S&B_3_Cover.jpgThis funky cooking and entertaining pocket-sized journal is all about everyday pleasure so it deserves to be added to the list. Founder and Editor Brooklyn-based baker Hannah Kirshner considers pastries and cocktails to be “indulgent foods..all about pleasure..foods that evoke birthday parties, breakups and celebrations.” This is printed as a series of themed mini-cookbooks with recipes, tips and photo essays. In addition to pastries and cocktails are wholesome everyday foods. It’s about celebrating life, and it’s worth the read!

Where to get it: Quarterly. At specialty food shops (including some bakeries and wine shops) and bookstores, or online.

And no matter what your next menu might be after being inspired by these magazines and discovering new recipes, Bio & Chic has tableware to match. Click here to see the full collection.

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No Leaf Left Behind: Palm Leaf Offers the Greenest Option in Disposable Tableware

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Areca Tree

 For this week’s post, we are giving you a behind-the-scenes look at Bio & Chic’s Palm Leaf collection. A “fact sheet” on where the material comes from, how the products are made, and what makes using palm leaves such an incredibly unique and versatile option in tableware.

Where do the palm leaves come from and how are they collected?
From the fallen leaves of the Areca Palm tree (Areca Catechu). The leaves are collected after they dry and naturally fall to the ground. Because the huge leaves shed and fall naturally every few weeks (the leaves are never picked from the trees), the process does not require cutting or harming of any trees. When the old leaves fall, this leaves room for new leaves to grow.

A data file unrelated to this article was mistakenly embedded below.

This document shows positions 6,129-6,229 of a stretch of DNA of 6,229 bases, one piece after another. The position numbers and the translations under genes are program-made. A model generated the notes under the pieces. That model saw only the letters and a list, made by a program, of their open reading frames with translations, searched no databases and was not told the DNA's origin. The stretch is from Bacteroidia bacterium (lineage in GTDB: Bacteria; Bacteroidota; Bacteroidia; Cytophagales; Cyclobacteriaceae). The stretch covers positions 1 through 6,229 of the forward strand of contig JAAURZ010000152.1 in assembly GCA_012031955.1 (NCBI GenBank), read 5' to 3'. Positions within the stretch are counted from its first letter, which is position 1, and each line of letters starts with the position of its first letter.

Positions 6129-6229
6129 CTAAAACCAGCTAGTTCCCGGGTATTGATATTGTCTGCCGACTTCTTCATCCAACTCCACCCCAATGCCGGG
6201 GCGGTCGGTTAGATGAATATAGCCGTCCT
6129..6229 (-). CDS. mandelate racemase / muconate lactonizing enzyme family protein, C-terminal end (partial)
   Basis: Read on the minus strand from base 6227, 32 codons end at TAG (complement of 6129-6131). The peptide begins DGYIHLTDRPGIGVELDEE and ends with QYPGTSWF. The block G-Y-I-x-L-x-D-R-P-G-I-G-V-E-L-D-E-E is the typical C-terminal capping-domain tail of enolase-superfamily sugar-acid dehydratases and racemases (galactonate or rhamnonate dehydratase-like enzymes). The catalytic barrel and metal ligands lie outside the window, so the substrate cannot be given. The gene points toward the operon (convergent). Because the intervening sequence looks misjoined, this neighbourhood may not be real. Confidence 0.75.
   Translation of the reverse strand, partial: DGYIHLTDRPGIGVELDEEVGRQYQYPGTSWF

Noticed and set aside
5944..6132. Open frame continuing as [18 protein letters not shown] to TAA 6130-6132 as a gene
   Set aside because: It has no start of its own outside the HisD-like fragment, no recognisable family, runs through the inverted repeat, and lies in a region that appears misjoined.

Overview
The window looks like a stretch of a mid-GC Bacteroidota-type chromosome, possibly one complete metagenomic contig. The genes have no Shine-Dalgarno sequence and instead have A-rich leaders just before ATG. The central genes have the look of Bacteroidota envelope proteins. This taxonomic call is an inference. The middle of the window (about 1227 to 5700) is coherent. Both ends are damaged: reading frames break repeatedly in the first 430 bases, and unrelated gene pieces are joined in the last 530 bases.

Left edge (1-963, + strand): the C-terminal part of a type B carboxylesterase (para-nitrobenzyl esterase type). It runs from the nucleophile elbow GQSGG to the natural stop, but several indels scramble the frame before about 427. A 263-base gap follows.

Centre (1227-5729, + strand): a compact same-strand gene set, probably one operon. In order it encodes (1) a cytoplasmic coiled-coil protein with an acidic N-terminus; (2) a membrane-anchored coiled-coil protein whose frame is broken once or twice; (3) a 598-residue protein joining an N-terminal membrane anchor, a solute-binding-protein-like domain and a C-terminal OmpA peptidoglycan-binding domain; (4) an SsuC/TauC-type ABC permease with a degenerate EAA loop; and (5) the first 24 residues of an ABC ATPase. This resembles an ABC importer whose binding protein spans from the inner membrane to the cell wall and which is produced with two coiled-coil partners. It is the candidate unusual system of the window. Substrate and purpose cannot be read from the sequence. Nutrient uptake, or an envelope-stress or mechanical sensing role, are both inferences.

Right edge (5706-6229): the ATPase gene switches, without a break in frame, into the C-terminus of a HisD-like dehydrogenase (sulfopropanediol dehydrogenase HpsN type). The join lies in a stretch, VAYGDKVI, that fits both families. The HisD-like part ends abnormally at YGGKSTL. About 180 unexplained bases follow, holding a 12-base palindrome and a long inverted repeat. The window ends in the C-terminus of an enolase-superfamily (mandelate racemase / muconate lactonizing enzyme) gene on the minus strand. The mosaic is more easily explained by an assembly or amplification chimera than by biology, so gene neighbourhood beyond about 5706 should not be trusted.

How are the leaves turned into bowls and plates?
Only 2 things are required to make these products: fallen leaves and water. Once the leaves have been collected, they go through a thorough cleansing process to remove any clinging dirt. The clean leaves are then heat pressed and molded into our unique shapes and sizes. They are then trimmed to make nice and neat yet rustic designs, and then cleaned again to remove any dust produced in the cutting process. To reduce waste, each sheath is cut to make multiple bowls or plates.

How durable/safe are the palm leaf products?
Very. The plates and bowls are super light yet they retain their strength and durability until they are composted. Although we call them single-use, some of our customers tell us that they rinse and reuse. We do recommend however that especially in use with moist foods, the plates remain single use.

The products are 100% safe and non-toxic. They do not react with the food or add any additional taste to the food. Our products are made purely with leaves, and we do not use any glues, dyes, sealants, chemicals or strengthening materials.

Why do all of the products look different?
This is what makes the plates and bowls so special! Areca palm leaf sheaths have their own natural grain, leaf structure and characteristic texture (much like that seen in furniture grade wood), making every piece completely one-of-a-kind. All of the rich diverse colors of the original leaves remain in the final product.

Biodegradable and compostable, but are they recyclable?
The answer is no. While the products are completely biodegradable and compostable, they are not recyclable (a process that requires heat). Since they are made purely with leaves and water, they are ready to go back into the soil after use rather than be recycled. They will naturally be absorbed by the soil and will break down within 60 days, acting as organic manure. This makes palm leaf products the greenest disposable options available. Plus, composting uses 90% less energy than recycling.

                          Palm Leaf Oval Plate 7.5 inch - 210BBAEG19 Eco-FriendlySquare Palm Leaf Plate with Slanted Edges 10.6 in. - 210BBA2727 Eco-Friendlypalm-leaf-plate-dish-eco-friendly-biodegradable__15758.1406555081.1000.1200

Can they be used in the oven or microwave?